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Energy Price, Environmental Policy, and Technological Bias

This paper investigates input biasing characteristics of technology, environmental compliance, and changing energy prices. In particular we wish to investigate whether input biases of technology and environmental compliance are induced by changes in relative fuel prices, or whether there are price induced technology and environmental compliance biases. Using a two-stage optimization, we estimate a truncated third-order translog model by its associated (second order) cost share equations. The model uses two-digit SIC data panel for the period 1974-- 1991. We find evidence of significant fuel-saving technological bias, while environmental compliance has been significantly fossil fuel using. The results indicate that technology and environmental compliance biases are, in part, induced by changes in relative fuel prices and such induced biases are mainly fuel saving. Finally, our demand elasticity estimates indicate that industrial demand for most fossil fuels and purchased electricity is significantly price inelastic. Policy implications of these results are also briefly discussed.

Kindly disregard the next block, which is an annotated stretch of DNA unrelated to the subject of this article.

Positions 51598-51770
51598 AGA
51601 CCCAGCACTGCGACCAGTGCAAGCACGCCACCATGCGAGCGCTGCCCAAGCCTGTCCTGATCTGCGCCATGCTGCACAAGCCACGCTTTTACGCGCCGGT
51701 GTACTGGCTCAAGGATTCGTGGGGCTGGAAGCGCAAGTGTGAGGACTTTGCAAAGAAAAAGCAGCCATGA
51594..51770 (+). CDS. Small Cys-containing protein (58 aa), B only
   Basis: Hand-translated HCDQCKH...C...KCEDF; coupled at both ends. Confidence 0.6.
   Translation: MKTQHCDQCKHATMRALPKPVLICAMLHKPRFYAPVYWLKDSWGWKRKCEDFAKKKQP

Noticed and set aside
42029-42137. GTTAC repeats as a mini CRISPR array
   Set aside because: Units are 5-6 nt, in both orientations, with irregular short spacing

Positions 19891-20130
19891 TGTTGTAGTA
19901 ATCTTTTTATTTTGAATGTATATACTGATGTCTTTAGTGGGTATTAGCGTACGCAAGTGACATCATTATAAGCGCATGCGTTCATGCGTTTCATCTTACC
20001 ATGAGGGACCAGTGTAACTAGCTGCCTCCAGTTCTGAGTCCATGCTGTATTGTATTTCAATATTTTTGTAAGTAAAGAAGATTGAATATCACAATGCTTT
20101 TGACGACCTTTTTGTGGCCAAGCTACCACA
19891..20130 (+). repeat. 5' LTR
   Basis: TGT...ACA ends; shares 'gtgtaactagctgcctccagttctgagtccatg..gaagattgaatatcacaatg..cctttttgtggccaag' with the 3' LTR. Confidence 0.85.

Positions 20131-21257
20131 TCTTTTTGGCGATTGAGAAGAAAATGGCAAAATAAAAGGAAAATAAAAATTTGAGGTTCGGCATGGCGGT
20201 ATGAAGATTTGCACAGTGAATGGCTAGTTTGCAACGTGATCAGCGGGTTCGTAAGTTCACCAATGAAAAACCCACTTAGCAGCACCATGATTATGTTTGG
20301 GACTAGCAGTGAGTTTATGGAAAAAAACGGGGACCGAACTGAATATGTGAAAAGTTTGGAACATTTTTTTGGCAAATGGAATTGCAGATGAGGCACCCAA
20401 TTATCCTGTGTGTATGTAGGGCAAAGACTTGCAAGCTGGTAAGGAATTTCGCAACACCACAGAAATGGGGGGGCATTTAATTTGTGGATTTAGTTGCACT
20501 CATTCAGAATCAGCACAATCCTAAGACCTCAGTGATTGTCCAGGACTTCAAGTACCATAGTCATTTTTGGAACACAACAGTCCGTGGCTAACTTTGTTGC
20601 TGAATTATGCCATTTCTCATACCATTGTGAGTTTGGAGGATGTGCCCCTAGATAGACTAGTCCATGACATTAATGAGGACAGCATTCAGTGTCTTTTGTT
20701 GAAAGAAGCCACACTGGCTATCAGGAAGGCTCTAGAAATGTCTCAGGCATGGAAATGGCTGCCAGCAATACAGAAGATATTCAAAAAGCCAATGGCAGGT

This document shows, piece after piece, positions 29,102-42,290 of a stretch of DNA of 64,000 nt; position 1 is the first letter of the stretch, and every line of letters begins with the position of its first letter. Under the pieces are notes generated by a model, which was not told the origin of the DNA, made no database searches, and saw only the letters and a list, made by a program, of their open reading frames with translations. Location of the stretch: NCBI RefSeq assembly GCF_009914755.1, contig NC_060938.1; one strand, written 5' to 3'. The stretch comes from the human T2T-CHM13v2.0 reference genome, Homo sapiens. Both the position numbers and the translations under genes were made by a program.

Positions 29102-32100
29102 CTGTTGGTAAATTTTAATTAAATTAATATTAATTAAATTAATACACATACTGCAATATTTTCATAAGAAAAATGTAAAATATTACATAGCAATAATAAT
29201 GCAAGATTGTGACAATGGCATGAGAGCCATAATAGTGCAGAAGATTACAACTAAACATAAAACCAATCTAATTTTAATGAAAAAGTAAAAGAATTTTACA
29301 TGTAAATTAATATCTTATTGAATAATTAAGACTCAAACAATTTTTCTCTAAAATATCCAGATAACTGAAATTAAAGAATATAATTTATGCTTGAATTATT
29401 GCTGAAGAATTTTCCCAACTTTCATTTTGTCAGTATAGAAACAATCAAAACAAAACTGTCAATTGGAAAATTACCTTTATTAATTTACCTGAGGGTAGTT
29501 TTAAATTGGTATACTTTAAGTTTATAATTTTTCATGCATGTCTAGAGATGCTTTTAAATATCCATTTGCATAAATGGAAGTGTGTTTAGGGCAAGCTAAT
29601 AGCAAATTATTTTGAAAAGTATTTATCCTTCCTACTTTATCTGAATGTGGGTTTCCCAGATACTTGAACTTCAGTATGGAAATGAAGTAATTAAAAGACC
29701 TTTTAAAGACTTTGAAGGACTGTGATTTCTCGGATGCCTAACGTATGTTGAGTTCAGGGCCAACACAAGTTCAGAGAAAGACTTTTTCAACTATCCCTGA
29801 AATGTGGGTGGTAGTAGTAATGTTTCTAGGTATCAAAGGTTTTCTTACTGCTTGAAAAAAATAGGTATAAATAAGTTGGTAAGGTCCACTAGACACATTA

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Energy Specializations: Energy Modeling – Sectoral Energy Demand & Technology; Energy Efficiency; Energy and the Environment – Policy and Regulation

JEL Codes: Q52: Pollution Control Adoption and Costs; Distributional Effects; Employment Effects, Q35: Hydrocarbon Resources, Q40: Energy: General, Q41: Energy: Demand and Supply; Prices, Q53: Air Pollution; Water Pollution; Noise; Hazardous Waste; Solid Waste; Recycling, Q38: Nonrenewable Resources and Conservation: Government Policy

Keywords: Energy prices, Environmental policy, Technology change, panel data, translog model

DOI: 10.5547/ISSN0195-6574-EJ-Vol23-No4-4

Published in Volume23, Number 4 of the bi-monthly journal of the IAEE's Energy Economics Education Foundation.


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